I have given birth to four children and all of them with great difficulty. Each time I was in labor, I didn't expect to make it out alive. I thought I would die. After all my elder sister passed away through complications during childbirth. The doctor told us it was due to the reduced elasticity of the vagina caused by scar tissues.
Not only did FGM affect my health, it also affected my martial relationship. My husband always used to accuse me of not loving him because I lacked the desire for sexual activity. He used to tell me I was a person with no feelings; a shell. He was very unhappy in our marriage and so he got married to one of his cousins. I am still by law his wife, but I never see him. However, he still sends money for his children’s livelihood.
I have 3 daughters and I pledge to never allow such pain to be inflicted on them. I want a happy future for them. I don't want them to have the same destiny as their mother. It is a mother’s duty to protect her daughters and ensure their safety.
I think we can put an end to FGM collectively because our voice is only strong together. I hope men, women, influential religious leaders and anyone in a position of power speak out against this barbarous practice so that other girls don't go through the same pain. It destroys a woman's life. It is a breach of their rights."
Like Avan, there are many other women who have suffered the same troubled fate as a result of FGM. It has led them to unhappy lives, deterioration of their marriages and endless health issues. Because of the lack of education, various myths around a woman's purity have been allowed to perpetuate. FGM is associated with cultural ideals of femininity and modesty. Those who practice FGM believe that if a woman is not circumcised she is not complete; her body will not fill out and she will not develop a womanly figure. As an ex-midwife said "If a girl is left uncircumcised her breasts will not grow, she will not transform into a woman".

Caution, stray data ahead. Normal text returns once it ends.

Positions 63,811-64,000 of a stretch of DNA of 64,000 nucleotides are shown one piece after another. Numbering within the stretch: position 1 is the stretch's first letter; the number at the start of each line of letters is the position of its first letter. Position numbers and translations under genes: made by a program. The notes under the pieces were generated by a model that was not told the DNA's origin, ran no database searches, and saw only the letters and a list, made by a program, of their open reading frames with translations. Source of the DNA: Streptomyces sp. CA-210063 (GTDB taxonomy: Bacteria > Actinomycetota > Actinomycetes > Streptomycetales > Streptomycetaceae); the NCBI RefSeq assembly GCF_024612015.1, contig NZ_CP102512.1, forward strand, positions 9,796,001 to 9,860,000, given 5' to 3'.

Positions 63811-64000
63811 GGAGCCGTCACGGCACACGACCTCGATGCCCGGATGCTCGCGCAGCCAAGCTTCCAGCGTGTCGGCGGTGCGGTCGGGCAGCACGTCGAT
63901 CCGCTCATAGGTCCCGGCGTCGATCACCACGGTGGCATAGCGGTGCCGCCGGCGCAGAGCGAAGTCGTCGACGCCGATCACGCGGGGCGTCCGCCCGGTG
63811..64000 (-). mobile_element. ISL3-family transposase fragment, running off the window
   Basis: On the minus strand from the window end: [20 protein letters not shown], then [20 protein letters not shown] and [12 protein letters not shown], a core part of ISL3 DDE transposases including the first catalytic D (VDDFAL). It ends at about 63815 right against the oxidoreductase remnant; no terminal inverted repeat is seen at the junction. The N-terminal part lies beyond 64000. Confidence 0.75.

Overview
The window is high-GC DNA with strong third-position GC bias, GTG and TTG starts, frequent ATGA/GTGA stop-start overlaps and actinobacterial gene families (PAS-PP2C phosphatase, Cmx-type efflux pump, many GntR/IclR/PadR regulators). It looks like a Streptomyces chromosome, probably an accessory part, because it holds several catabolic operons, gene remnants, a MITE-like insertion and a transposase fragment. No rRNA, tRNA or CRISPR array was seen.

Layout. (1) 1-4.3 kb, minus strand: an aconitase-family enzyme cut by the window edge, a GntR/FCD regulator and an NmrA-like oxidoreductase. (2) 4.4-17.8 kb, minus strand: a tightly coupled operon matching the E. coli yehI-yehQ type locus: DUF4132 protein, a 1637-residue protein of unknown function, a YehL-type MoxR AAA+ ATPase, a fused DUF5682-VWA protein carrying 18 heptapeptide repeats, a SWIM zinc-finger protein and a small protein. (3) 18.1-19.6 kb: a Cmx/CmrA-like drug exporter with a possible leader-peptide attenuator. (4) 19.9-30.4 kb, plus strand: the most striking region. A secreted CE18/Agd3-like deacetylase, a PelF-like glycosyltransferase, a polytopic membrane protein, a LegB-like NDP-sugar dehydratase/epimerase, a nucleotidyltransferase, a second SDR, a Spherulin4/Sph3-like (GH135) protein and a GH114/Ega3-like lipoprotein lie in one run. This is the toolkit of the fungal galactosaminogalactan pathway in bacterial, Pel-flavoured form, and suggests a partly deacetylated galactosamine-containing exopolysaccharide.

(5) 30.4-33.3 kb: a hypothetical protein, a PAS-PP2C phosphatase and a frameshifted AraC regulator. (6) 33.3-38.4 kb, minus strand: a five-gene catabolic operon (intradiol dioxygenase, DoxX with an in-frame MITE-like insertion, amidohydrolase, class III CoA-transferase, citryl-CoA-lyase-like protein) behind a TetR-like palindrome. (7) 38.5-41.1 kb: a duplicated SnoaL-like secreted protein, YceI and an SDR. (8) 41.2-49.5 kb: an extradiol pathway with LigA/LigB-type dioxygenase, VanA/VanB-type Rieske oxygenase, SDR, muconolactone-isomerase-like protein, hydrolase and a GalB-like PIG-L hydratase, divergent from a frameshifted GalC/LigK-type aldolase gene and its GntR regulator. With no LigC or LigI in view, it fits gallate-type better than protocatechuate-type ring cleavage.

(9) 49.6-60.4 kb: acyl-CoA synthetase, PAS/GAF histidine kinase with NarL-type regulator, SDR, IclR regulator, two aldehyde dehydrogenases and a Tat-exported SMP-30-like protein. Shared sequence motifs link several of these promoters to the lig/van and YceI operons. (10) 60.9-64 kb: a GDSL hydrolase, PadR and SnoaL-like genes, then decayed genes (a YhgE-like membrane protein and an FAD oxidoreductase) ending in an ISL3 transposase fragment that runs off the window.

Many of those who practice FGM in Kurdistan believe that it is a religious obligation. This deep rooted belief that it is a religious necessity makes it difficult to end the practice even with a law being passed against it. So in the process of eliminating FGM the support of religious institutes is necessary as it has a strong influence in Kurdistan.
There is no Quranic verse which makes reference to FGM. Which leaves it open for different interpretations as to whether its permissible or forbidden. Religious leaders take varying stances with regard to FGM. Some promote it, some consider it irrelevant to religion while others work towards eliminating the practice. In the upcoming blogs I will analyse and discuss the religious stance on Female genital mutilation.
From meeting many victims of FGM, I can conclude that the parents who allow the cutting of their daughters do not do so out of maliciousness or cold nature, but as a gesture of protection and to allow their daughters to fit in to society. They see it as doing their daughters a favour. Furthermore because many of them have not had the benefits of education, they are unaware of the consequences. They see it as abiding by the traditions passed on by their ancestors. The underlying reason behind FGM is to control female sexuality which is a taboo in Kurdish culture. They believe that a woman who is not circumcised has no control over her sexuality.
Where FGM is a social convention, the social pressure to conform to what others do and have been doing for centuries is a strong encouragement to carry out the practice but it can be overcome. I want to tell mothers in Kurdistan and across the globe where FGM Is practiced; if you truly care about your daughters and have their interests at heart, do not put them through a life threatening practice. Avoid these perilous and fatal norms.
You can learn more about 28 Too Many’s work to end FGM and how you can help at www.28toomany.org. You can donate to support our research and campaigns and follow us on Facebook or Twitter for updates on the global movement to end FGM.